The Philippines took their first-ever gold medal in Tokyo this week, making Filipino weightlifter Hidilyn Diaz the country’s first Olympic gold medalist.
As a reward for her historic achievement, Diaz will reportedly receive at least 33 million Philippine pesos (about $600,000) from the Philippine Sports Commission and from the country’s top business executives. She has also been given two homes and free flights for life, according to reports.
Although the International Olympic Committee does not award prize money to medalists, many countries offer their athletes monetary rewards for the number of medals they win in the Olympics.
Here’s a look at how many money medalists from 12 countries were able to take home, based on data collected by CNBC from several national Olympic committees, sports associations and the personal finance site Money Under 30.
Why some athletes earn more?
More than 600 American athletes participate in the Tokyo Olympics, and the United States has won 11 gold, 11 silver and 9 bronze to date.
The U.S. Olympic and Paralympic Committee awards athletes $37,500 for each gold medal won, $22,500 for silver, and $15,000 for bronze. Most of that prize money is not taxable unless athletes report gross income in excess of $1 million.
American athletes also receive other forms of support, including health insurance, access to first-class medical facilities, and assistance with tuition.
In comparison, Singapore rewards its gold medalists almost 20 times more than the US players who earn their first individual gold medal for the city-state and receive 1 million Singapore dollars ($737,000). The prize money is taxable and winners must return a portion of it to their national sports associations for future training and development.
The country sent only 23 athletes to Tokyo.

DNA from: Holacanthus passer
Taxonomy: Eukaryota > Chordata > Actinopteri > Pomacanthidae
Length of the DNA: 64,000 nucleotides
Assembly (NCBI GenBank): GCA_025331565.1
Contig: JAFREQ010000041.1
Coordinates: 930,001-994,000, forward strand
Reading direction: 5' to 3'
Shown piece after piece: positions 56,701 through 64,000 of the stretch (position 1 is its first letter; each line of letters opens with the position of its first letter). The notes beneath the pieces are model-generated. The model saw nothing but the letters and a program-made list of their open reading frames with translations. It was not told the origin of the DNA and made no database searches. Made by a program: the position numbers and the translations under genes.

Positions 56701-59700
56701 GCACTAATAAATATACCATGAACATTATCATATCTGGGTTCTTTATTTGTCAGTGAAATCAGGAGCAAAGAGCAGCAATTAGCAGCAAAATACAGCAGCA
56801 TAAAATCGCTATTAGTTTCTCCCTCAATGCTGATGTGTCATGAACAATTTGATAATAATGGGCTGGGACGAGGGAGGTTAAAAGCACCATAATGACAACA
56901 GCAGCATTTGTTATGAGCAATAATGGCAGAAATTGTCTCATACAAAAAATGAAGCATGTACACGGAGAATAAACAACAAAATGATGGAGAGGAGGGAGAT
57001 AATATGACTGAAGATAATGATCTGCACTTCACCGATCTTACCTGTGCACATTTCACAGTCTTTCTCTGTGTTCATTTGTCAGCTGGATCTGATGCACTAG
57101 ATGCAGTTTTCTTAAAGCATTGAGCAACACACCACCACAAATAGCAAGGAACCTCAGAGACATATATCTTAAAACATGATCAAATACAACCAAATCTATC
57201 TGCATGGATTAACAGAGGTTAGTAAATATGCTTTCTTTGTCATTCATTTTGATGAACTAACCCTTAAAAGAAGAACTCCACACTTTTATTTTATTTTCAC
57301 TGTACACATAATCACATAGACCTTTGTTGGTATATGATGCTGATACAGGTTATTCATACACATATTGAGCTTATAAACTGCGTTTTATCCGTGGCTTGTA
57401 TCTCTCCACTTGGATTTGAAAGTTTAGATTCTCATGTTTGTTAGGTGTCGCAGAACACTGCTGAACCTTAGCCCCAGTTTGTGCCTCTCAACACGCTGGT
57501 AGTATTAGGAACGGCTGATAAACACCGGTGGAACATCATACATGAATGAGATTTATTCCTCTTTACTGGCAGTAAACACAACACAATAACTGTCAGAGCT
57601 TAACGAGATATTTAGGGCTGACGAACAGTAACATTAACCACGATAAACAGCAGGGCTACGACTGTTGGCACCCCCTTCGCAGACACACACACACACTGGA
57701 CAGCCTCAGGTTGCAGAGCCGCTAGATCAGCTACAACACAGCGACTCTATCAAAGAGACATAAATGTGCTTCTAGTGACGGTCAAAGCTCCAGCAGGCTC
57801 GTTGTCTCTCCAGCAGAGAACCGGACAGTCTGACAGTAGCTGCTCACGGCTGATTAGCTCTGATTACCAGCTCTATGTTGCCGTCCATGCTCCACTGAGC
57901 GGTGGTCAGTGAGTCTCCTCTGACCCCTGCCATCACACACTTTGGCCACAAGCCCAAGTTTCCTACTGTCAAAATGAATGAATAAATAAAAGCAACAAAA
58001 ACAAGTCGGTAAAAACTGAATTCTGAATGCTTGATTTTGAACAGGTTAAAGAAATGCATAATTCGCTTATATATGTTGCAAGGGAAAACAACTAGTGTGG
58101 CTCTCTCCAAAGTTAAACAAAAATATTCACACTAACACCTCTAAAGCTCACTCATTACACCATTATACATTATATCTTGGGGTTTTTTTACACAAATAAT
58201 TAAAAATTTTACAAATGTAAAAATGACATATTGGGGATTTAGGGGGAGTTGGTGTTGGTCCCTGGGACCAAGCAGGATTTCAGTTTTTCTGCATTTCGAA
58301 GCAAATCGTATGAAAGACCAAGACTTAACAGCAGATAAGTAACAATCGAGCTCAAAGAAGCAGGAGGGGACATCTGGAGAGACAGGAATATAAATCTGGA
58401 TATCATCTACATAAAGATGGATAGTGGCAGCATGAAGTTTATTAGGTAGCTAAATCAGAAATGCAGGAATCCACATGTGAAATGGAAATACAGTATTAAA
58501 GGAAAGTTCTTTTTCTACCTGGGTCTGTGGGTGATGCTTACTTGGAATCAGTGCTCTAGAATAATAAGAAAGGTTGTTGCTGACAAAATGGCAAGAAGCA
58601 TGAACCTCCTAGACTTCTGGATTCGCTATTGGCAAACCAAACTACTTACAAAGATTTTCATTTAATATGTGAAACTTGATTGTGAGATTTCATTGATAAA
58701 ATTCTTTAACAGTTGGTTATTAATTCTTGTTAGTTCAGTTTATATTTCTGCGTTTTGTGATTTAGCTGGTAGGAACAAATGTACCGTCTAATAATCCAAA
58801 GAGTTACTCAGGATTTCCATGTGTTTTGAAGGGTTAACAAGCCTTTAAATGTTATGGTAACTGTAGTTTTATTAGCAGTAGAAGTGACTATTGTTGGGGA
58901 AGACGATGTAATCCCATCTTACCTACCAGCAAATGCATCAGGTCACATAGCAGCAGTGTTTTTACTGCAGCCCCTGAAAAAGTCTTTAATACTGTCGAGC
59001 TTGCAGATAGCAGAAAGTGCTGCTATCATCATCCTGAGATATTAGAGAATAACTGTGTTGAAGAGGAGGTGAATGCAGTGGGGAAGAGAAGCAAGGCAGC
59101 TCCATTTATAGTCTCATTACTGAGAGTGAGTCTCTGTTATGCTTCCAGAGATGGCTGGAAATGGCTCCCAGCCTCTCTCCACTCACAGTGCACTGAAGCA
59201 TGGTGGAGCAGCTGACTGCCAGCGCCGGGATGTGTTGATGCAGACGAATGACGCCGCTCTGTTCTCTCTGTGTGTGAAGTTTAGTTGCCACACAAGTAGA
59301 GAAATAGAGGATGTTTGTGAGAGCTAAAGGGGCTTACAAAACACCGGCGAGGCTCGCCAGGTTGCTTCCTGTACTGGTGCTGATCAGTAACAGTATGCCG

According to Unmish Parthasarathi, founder and executive director of consulting firm Picture Board Partners, the sports economy in the US allows athletes to better capitalize on their talents, as most of it is driven by the private sector.
In places like Singapore, India and elsewhere, many of the national sports initiatives are driven by governments that sometimes use higher monetary rewards to encourage a growing sports culture, he told CNBC.
Malaysia also has hefty rewards for its Olympic winners.
Athletes who win gold will receive 1 million ringgit ($236,149), while silver winners will receive 300,000 ringgit and 100,000 ringgit will be given to athletes who win bronze. In dollar terms, a Malaysian Olympic bronze winner will receive a higher performance award than a gold winner from Australia or Canada.
How Athletes Make Money
In addition to receiving monetary and non-monetary rewards from their countries for winning medals, Olympians rely on other revenue streams for their athletic endeavors.
Athletes from larger, more competitive countries receive stipends or training grants from their national sports federations. Top performers collect prize money by winning national and international tournaments. Others get a fixed salary by holding various jobs.
Some, like American badminton player Zhang Beiwen, reportedly relied on crowdsourcing to fund their trip to Tokyo. Most Team USA athletes are not represented by sports agents, and some have no sponsors or endorsements at all, according to a Forbes report.
A handful of athletes can earn multimillion-dollar endorsements or sponsorship deals, either before competing in the Olympics or after achieving success at the Games. For example, tennis star Naomi Osaka reportedly made $55 million in endorsements in 12 months, and was named the highest-paid female athlete ever, according to reports.
But scoring lucrative deals is rare and hardly the norm.
Parthasarathi pointed out that a profitable career move for some athletes is to go into coaching after retirement because people are willing to pay a premium for former Olympians.
Disclosure: CNBC parent NBCUniversal owns NBC Sports and NBC Olympics. NBC Olympics holds the U.S. broadcasting rights to all summer and winter games through 2032.